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Defence exports

  • IASbaba
  • July 11, 2022
  • 0
Economics, Science and Technology
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In News: India’s defence exports for 2021-22 were estimated at ₹13,000 crore, the highest ever.

  • The S. was a major buyer, as also nations in Southeast Asia, West Asia and Africa.
  • The private sector accounted for 70% of the exports, while public sector firms accounted for the rest.
  • Earlier, the private sector used to account for 90% but now the share of defence public sector units had gone up.
  • While India’s defence imports from the U.S. have gone up significantly in recent years, Indian companies have been increasingly becoming part of the supply chains of U.S. defence companies.
  • In January, India signed a $374.96-million deal with the Philippines, its single biggest defence export order, for the supply of three batteries of shore-based anti-ship variant of the BrahMos supersonic cruise missile.

Issues retarding defence exports

  • Excess reliance on Public Sector: India has four companies (Indian ordnance factories, Hindustan Aeronautics Limited (HAL), Bharat Electronics Limited (BEL) and Bharat Dynamics Limited (BDL)) among the top 100 biggest arms producers of the world.
  • Policy delays: In the past few years, the government has approved over 200 defence acquisition worth Rs 4 trillion, but most are still in relatively early stages of processing.
  • Lack of Critical Technologies: Poor design capability in critical technologies, inadequate investment in R&D and the inability to manufacture major subsystems and components hamper the indigenous manufacturing.
  • Long gestation: The creation of a manufacturing base is capital and technology-intensive and has a long gestation period. By that time newer technologies make products outdated.
  • Unease in doing business: An issue related to stringent labour laws, compliance burden and lack of skills, affects the development of indigenous manufacturing in defence.
  • Multiple jurisdictions: Overlapping jurisdiction of the Ministry of Defence and Ministry of Industrial Promotion impair India’s capability of defence manufacturing.
  • Lack of quality: The higher indigenization in few cases is largely attributed to the low-end technology.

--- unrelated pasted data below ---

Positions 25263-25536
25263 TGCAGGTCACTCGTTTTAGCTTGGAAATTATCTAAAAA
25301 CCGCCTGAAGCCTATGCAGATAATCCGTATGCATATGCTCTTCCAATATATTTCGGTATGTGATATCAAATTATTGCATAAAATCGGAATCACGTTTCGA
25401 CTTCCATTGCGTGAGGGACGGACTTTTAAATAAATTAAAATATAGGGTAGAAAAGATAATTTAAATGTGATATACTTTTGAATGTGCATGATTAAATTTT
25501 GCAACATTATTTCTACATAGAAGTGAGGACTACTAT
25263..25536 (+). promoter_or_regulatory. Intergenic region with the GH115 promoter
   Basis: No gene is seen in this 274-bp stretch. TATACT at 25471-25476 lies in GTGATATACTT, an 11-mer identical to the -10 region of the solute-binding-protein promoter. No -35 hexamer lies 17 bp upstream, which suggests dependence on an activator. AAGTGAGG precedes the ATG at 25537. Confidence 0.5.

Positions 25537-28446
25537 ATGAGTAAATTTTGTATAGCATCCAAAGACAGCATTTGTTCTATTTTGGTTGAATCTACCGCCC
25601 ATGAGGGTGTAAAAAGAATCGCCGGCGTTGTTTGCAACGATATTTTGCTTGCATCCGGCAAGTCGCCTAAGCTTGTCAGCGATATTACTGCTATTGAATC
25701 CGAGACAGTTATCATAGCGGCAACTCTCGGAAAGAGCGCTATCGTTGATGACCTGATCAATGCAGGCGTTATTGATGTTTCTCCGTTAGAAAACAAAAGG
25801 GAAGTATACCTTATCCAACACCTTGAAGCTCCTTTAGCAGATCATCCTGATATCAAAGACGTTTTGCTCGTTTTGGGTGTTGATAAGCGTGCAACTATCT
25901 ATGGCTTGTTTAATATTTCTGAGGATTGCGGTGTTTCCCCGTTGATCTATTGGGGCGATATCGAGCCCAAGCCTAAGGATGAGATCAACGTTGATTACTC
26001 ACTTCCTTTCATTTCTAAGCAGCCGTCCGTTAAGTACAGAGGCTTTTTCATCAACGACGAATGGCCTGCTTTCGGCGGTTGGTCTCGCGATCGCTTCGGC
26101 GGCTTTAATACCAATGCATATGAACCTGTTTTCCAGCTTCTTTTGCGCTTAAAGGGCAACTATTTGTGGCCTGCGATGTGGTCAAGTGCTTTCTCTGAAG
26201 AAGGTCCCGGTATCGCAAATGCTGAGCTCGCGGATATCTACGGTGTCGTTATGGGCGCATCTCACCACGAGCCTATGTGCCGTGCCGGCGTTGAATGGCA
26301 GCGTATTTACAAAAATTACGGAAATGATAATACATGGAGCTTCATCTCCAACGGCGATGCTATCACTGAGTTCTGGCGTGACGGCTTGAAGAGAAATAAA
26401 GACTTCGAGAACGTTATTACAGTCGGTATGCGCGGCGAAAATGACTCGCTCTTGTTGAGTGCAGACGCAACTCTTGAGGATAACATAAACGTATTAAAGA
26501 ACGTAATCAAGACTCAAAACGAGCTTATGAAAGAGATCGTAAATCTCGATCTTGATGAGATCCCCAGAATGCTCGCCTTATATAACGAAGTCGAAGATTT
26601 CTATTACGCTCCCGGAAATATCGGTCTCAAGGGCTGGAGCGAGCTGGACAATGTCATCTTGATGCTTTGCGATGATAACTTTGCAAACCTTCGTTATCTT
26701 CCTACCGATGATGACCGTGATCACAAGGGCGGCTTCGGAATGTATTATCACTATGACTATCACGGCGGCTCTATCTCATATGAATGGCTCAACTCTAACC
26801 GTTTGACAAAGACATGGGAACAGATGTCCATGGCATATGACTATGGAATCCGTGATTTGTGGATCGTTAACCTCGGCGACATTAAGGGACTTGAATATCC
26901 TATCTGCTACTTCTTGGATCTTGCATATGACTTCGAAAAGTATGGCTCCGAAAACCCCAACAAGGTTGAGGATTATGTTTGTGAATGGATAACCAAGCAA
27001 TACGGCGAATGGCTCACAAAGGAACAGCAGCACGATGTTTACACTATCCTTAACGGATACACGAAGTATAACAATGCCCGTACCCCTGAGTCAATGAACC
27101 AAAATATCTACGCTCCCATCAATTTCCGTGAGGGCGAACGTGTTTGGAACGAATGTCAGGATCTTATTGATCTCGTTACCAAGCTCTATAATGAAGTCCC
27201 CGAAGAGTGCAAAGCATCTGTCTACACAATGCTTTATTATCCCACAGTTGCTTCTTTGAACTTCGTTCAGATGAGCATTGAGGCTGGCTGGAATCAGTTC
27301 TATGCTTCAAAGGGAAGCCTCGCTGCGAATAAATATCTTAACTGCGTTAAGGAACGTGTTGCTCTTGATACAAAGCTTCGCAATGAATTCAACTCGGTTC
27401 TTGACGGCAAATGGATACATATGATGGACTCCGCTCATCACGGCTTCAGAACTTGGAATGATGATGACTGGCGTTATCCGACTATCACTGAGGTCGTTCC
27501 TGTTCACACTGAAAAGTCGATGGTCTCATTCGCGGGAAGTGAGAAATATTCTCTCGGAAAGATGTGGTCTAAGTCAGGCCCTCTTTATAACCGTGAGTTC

• Lack of R&D: A lip service to technology funding by making token allocations is an adequate commentary on our lack of seriousness in the area of Research and Development.
  • Lack of skills: There is a lack of engineering and research capability in our institutions.

Steps taken by the Centre to boost defence production

  • Licensing relaxation: Measures announced to boost exports since 2014 include simplified defence industrial licensing, relaxation of export controls and grant of no-objection certificates.
  • Lines of Credit: Specific incentives introduced under the foreign trade policy has facilitated Lines of Credit for countries to import defence product.
  • Indigenization lists: On the domestic front, to boost indigenous manufacturing, the Government had issued two positive indigenization lists consisting of 209 items that cannot be imported.
  • Budgetary allocation: In addition, a percentage of the capital outlay of the defence budget has been reserved for procurement from domestic industry.

There is a need to create an environment for greater participation of private industry, a stable macro-economic and political environment, and a transparent business environment which encourages fair competition.

Source: The Hindu

Previous Year Question

Q.1) With reference to the international trade of India at present, which of the following statements is/are correct? (2020)

  1. India’s merchandise exports are less than its merchandise imports.
  2. India’s imports of iron and steel, chemicals, fertilisers and machinery have decreased in recent years.
  3. India’s exports of services are more than its imports of services.
  4. India suffers from an overall trade/current account deficit.

Select the correct answer using the code given below:

  1. 1 and 2 only
  2. 2 and 4 only
  3. 3 only
  4. 1, 3 and 4 only

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